The Federal Reserve’s bond purchase fell another $10 billion after policymakers voted today to carry on scaling back for the third consecutive month on its stimulus program. The Fed added that its near-zero interest rate will not necessarily rise when unemployment falls below 6.5%.
The Fed’s bond purchase fell $10 billion today after the Federal Open Market Committee (FOMC) voted 8-1 in favor; it now stands at $55 billion per month. It is on course to reach zero this year.
A number of economists wondered whether the FOMC might postpone the taper after slower winter GDP growth, mainly due to severely harsh weather conditions.
Fed officials have reduce their GDP (gross domestic product) growth projections, and are now forecasting between 2.8% and 3% growth for 2014, compared to December’s 2.8% to 3.2%.
Revised policy on unemployment and interest rates
Policymakers’ unemployment predictions have improved. Unemployment is expected to fall to 6.1% in 2014, compared December’s 6.3% forecast.
The Fed’s forward guidance on interest rates has been revised following faster-than-expected falls in joblessness. In its previous guidance, interest rates would remain near zero until unemployment fell to 6.5%.
With unemployment at 6.7% in February and the 6.5% floor looming nearer and nearer, the FOMC decided to remove the 6.5% reference. However, they added that the revision “does not indicate any change in the committee’s policy intentions.”
Regarding the unemployment rate, the Fed wrote today “Labor market indicators were mixed but on balance showed further improvement. The unemployment rate, however, remains elevated.”
Janet Yellen’s first FOMC statement
This is the Committee’s first policy statement since Janet Yellen took over from Ben Bernanke on February 3rd.
The FOMC wrote regarding inflation “Inflation has been running below the Committee’s longer-run objective, but longer-term inflation expectations have remained stable.”
The FOMC says it will monitor incoming data on financial and economic development closely over the coming months, and will carry on buying Treasury and agency mortgage-backed securities, as well as continuing to employ other policy tools as appropriate, “until the outlook for the labor market has improved substantially in a context of price stability.”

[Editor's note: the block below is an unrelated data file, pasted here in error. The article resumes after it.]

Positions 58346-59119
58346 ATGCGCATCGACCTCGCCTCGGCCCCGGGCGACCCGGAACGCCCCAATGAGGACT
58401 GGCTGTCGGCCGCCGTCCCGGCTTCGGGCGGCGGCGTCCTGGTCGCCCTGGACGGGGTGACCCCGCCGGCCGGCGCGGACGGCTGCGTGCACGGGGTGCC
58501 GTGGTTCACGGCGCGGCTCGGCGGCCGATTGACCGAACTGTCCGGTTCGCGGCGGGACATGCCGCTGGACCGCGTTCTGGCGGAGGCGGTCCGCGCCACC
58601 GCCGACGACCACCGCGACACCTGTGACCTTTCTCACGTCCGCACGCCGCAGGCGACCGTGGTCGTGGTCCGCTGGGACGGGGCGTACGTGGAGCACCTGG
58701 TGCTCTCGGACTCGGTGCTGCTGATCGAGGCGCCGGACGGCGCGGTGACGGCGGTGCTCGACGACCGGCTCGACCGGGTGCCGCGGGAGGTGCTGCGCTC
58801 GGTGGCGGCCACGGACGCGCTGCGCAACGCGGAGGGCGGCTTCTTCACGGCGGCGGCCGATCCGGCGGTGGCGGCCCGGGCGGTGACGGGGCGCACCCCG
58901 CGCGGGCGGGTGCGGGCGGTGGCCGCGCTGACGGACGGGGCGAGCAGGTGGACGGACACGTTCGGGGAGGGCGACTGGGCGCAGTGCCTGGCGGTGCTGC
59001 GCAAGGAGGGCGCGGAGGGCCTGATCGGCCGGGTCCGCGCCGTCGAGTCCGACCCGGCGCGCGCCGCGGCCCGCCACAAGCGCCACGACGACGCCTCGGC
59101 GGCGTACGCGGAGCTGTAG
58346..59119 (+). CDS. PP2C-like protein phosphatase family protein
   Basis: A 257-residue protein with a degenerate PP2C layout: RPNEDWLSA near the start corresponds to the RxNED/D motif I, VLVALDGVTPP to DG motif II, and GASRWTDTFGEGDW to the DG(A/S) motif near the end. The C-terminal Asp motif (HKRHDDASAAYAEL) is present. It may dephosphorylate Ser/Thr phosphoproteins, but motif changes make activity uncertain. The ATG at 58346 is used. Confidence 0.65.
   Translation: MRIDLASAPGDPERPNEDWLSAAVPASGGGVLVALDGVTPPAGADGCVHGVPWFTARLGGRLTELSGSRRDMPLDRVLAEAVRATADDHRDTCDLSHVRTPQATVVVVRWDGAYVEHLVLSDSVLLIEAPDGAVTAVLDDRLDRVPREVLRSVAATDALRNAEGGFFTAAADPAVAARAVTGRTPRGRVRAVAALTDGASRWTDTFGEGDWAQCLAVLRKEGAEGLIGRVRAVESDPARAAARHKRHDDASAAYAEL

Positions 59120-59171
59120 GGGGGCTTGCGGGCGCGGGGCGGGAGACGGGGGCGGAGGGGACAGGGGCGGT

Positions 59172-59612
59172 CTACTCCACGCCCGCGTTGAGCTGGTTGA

The bond purchases are not on a preset course, the Committee members emphasized, “and the Committee’s decisions about their pace will remain contingent on the Committee’s outlook for the labor market and inflation as well as its assessment of the likely efficacy and costs of such purchases.”
The following FOMC members voted for the policy action today: Janet L. Yellen, Chair; William C. Dudley, Vice Chairman; Richard W. Fisher; Sandra Pianalto; Charles I. Plosser; Jerome H. Powell; Jeremy C. Stein; and Daniel K. Tarullo. FOMC member Narayana Kocherlakota voted against.
Interest rate hike six months after bond purchase ends?
In a news conference today, Janet Yellen signaled that the Federal Reserve might start raising short-term interest rates about six months after its bond-buying stimulus program has ended, which is expected to occur towards the end of this year.
This probably means interest rate hikes in 2015.
Yellen said today:
“This is the kind of term it’s hard to define. Probably means something on the order of six months, or that type of thing.”
The dollar benefited from FOMC statement today. In an interview with the Wall Street Journal, Mike Meyer, assistant vice president on the world market desk in foreign exchange and metals at EverBank, said “The dollar appreciated after the market got confirmation that the taper would continue. The Fed also communicated that interest rate hikes were still a ways off, but still on the table for discussion. The dollar benefited from that.”
On news about a probably interest hike in 2015, which stockbrokers viewed as earlier-than-expected, US stocks fell on Wednesday.
In an interview with Reuters, Peter Kenny, CEO of Clearpool Group, New York, said “She certainly moved it up a little bit, and I don’t think the market was expecting that at all because she is widely viewed as being more on the dovish side of the aisle than she is on the hawkish side. That is not a particularly hawkish comment, but the fact of the matter is, it was not expected.”
Video – Janet Yellen press conference
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